This #NationalFarmersDay, let’s talk about how during World War II Japanese Americans were forced to give up lucrative farming endeavors before being forced into concentration camps where they were made to grow their own food.
Before the war, Japanese immigrants to the United States were known to be successful farmers. Though racist land laws prevented them from owning property, many were able to purchase land by putting deeds in the names of their citizen children.
After FDR signed Executive Order 9066, many were forced to sell or lease their land far below market value. Some scholars argue that seizing this lucrative property was a major motivation behind Japanese American incarceration.
For example, Yoshimi Matsuura’s family had to sell their vineyards for a total of $23 per acre, instead of the $200 per acre they would have netted if they had been allowed to stay and harvest the grapes themselves.
In 1942, the managing secretary of the Western Growers Protective Association “reported that considerable profits were realized by the growers and the shippers because of the Japanese removal.”
Some had friends and neighbors who cared for their property, like Bob Fletcher who quit his job in order to maintain Japanese American farms and accounts, then handed a large portion of the profits back to the families after the war.
Others entrusted their land to people who took advantage of their misfortune. Harvey Watanabe recalled coming home to find stolen and vandalized property on his family’s farm:
“The farm was leased,” he told Densho, “but the lessee just stole everything.”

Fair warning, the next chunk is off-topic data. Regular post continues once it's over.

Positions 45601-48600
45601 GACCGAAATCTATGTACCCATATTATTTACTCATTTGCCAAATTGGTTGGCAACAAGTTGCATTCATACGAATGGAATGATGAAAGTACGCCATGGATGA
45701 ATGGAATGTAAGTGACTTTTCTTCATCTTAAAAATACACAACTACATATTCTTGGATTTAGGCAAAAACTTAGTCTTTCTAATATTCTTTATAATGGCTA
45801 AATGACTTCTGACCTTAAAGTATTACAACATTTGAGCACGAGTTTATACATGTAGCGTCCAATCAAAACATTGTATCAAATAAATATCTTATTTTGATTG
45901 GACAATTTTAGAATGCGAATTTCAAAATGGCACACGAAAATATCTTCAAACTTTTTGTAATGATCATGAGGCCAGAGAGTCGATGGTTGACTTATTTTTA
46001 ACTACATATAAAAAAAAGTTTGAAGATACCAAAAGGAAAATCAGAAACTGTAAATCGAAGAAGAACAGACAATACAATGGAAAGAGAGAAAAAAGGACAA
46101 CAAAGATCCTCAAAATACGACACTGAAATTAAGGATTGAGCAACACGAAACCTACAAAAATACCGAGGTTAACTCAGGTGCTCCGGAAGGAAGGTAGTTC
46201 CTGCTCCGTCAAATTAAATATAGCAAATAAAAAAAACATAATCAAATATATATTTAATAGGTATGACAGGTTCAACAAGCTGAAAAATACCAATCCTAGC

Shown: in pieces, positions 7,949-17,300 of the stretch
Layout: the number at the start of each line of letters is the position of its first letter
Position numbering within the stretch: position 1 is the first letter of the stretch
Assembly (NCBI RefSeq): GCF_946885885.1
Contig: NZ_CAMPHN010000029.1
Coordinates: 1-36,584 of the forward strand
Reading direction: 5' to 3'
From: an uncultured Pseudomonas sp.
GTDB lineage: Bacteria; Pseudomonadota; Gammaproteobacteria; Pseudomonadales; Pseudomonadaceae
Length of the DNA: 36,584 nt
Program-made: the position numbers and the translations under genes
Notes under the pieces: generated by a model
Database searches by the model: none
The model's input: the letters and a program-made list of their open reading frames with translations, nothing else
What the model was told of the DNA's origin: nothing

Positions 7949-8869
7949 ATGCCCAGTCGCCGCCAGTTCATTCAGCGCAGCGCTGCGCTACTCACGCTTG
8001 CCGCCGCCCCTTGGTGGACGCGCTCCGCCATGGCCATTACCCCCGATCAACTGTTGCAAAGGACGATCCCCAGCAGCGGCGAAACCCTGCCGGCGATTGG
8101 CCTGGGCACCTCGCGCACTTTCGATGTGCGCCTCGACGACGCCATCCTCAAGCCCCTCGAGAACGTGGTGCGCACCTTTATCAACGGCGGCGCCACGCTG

In the War Relocation Authority (WRA) camps, incarcerees had to grow their own food if they wanted to have fresh vegetables. People of all ages were made to work long hours in the field or in processing centers.
The work was rigorous and inmates were not provided with adequate equipment to meet the demand. Their diets were insufficient for the physical demands they were expected to meet. Worker strikes and stoppages erupted across the camps.
At Heart Mountain, farm workers went on strike after camp administrators refused their requests for better farm equipment. According to Karl Lillquist, “administrators responded by bringing in ‘strike breakers’ from the center’s high school.”
“Tule Lake had to bring in evacuees from other centers to complete the 1943 harvest during a major strike.” Causing further tensions, strike breakers were paid prevailing ‘outside’ wages of $1.00 to $1.45 per hour rather than concentration camp wages of $12 to $16 per month for manual labor.
Some incarcerated Japanese Americans were able to get temporary farm work releases. Uprooted Exhibit estimates that between 1942 and 1944, some 33,000 individual contracts were issued for seasonal farm labor, with many working in the sugar beet industry.
Densho Content Director Brian Niiya notes:
“Japanese Americans removed from their own farms were now being practically begged—with blatant appeals to patriotism—to do farm labor on other people’s farms to ‘save’ crops from a labor shortage due in part to their incarceration.”
And while work releases came with the benefit of getting out of camp and earning higher wages, laborers who participated faced challenges ranging from wage theft to blatant discrimination at area businesses. In some camps, the numbers of inmates who left to do agricultural work created major labor shortages in the camps to the detriment of the inmates who stayed behind.
At the end of the war, land at Tule Lake, Heart Mountain, and other camps was sold to homesteaders. Forced Japanese American farm labor had helped transition stolen Native American lands into lucrative farmlands for white settlers.
So, yes, we should celebrate the hard work of farmers today but we can’t do so without acknowledging the role of farming in some of our country’s ugliest histories — from appropriation of Native lands and slavery to ongoing exploitation of immigrants and incarcerees.
By Natasha Varner, Densho Communications and Public Engagement Director
Header photo: In Centerville, California, a man nails shut the hayloft door on the morning of evacuation. May 9, 1942. Photo by Dorothea Lange, courtesy of the National Archives and Records Administration.